One example comes to mind within my own family and it has to do with the medical profession.  My father has suffered for years with heart ailments.  Years of surgeries, the newest technologies and so on has prolonged his life, thankfully.  However, in his more advanced years there are no more surgeries which can be done.  He visited his lifelong highly regarded cardiologist who flat out told him there is nothing left to do to address the frequency of his angina attacks.  He subsequently went to a younger cardiologist who says there is a new and promising treatment which is basically a physical therapy, a machine which massages the legs in rhythm with the pumping of the heart pushing more blood through at timed intervals.  After six weeks of treatments five days a week it has been shown to actually create the growth of new blood vessels, the effects lasting up to three years, the angina attacks minimized if not gone.  My father asked why his renowned cardiologist didn't tell him about this treatment?  The younger cardiologist said, "He probably didn't even learn about it. It's not profitable for his business model.  He didn't go to medical school and become an elite cardiologist to recommend physical therapy to be performed by a lower paying professional.  My business model is different.  It incorporates alternative therapies....and my patients are demanding alternative treatments."

In my opinion this is analagus to changes Susskind envisions.  In protecting your turf and the right to profit, you end up not serving your client or yourself in the long run.  By embracing changes, outsourcing to better the experience of your client you will build your business and reputation.  The law is not there to preserve our perceived entitlement to $1,000.00 per hour. And clinging to the notion that it is will be the undoing of many.  New solos and prescient current solos will not have that problem.  They already are in the forefront of the change revamping their fee structures, changing their office procedures, downsizing, outsourcing, creating collaboratives and living better lives for it.  It is exhausting holding onto a framework of operation which has you swimming upstream, the majority destined to perish.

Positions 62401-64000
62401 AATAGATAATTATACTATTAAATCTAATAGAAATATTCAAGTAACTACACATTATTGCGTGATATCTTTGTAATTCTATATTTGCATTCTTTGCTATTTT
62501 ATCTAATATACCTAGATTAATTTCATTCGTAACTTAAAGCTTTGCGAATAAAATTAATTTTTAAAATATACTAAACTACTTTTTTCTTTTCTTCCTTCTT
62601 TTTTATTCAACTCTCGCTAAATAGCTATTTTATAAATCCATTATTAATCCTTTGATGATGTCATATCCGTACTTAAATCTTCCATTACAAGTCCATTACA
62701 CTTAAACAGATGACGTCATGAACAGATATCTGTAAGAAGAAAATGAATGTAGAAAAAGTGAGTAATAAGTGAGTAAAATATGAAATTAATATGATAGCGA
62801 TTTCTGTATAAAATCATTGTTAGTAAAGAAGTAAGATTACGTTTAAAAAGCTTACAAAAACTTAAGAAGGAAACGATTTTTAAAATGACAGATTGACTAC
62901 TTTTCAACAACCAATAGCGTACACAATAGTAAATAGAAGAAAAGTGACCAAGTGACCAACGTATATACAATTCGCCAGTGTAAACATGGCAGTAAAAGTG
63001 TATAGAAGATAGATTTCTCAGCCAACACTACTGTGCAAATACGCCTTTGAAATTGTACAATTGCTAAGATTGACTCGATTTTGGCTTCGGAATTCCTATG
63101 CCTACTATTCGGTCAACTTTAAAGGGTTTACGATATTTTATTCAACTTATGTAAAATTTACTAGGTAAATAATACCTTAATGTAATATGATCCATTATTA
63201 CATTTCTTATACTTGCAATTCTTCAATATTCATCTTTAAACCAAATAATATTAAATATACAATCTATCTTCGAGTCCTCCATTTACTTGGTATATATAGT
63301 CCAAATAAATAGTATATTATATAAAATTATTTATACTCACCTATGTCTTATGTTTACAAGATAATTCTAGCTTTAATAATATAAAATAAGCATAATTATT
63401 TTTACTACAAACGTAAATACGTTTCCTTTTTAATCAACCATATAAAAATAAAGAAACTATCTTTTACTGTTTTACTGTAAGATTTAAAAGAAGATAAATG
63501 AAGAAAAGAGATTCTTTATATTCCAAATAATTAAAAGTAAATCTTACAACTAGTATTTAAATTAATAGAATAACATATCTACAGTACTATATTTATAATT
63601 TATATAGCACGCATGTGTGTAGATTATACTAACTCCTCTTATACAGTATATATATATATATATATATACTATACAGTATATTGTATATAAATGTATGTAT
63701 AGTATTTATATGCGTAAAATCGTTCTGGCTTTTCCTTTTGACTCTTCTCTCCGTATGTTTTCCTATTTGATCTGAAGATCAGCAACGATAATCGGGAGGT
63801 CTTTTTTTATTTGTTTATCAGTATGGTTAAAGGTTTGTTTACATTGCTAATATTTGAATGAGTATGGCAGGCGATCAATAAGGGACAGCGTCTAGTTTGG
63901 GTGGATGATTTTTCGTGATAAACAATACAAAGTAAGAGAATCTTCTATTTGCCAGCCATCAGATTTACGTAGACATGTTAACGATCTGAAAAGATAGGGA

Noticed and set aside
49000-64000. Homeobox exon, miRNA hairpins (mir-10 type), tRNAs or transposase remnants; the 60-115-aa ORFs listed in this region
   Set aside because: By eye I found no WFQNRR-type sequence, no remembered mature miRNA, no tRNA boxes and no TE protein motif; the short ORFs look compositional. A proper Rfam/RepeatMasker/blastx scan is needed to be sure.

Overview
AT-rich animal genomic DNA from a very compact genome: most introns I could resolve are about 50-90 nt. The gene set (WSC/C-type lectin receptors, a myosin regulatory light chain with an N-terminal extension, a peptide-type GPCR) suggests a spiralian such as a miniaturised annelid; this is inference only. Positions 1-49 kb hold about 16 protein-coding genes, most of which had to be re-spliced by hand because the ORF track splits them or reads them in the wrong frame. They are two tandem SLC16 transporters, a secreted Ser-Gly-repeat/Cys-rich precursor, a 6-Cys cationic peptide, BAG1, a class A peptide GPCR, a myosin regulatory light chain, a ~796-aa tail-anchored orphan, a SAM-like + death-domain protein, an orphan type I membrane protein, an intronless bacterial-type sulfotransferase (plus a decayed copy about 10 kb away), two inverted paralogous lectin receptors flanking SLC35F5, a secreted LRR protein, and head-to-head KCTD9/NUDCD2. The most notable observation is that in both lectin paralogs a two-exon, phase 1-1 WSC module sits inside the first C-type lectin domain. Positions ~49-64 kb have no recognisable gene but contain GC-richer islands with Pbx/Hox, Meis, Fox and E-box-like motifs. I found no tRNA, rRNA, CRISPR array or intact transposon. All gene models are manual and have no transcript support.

Does this mean the lawyer will cease to exist?  No.  There will always be a need for intelligent counsel and expertise in matters that are beyond the abilities of the average consumer especially in areas of the law which are highly complex.  Will we be highly paid and revered for this expertise?  I don't know. Do you?  The tide has shifted against many other types of professionals when it was perceived profit was the main motivation; the market couldn't and wouldn't sustain their outdated business model any longer.

Excerpt #2 - A Decade On: Much Changed, Much Still To Unfold

Excerpt #3 - How the Traditional Role of Lawyers Will Change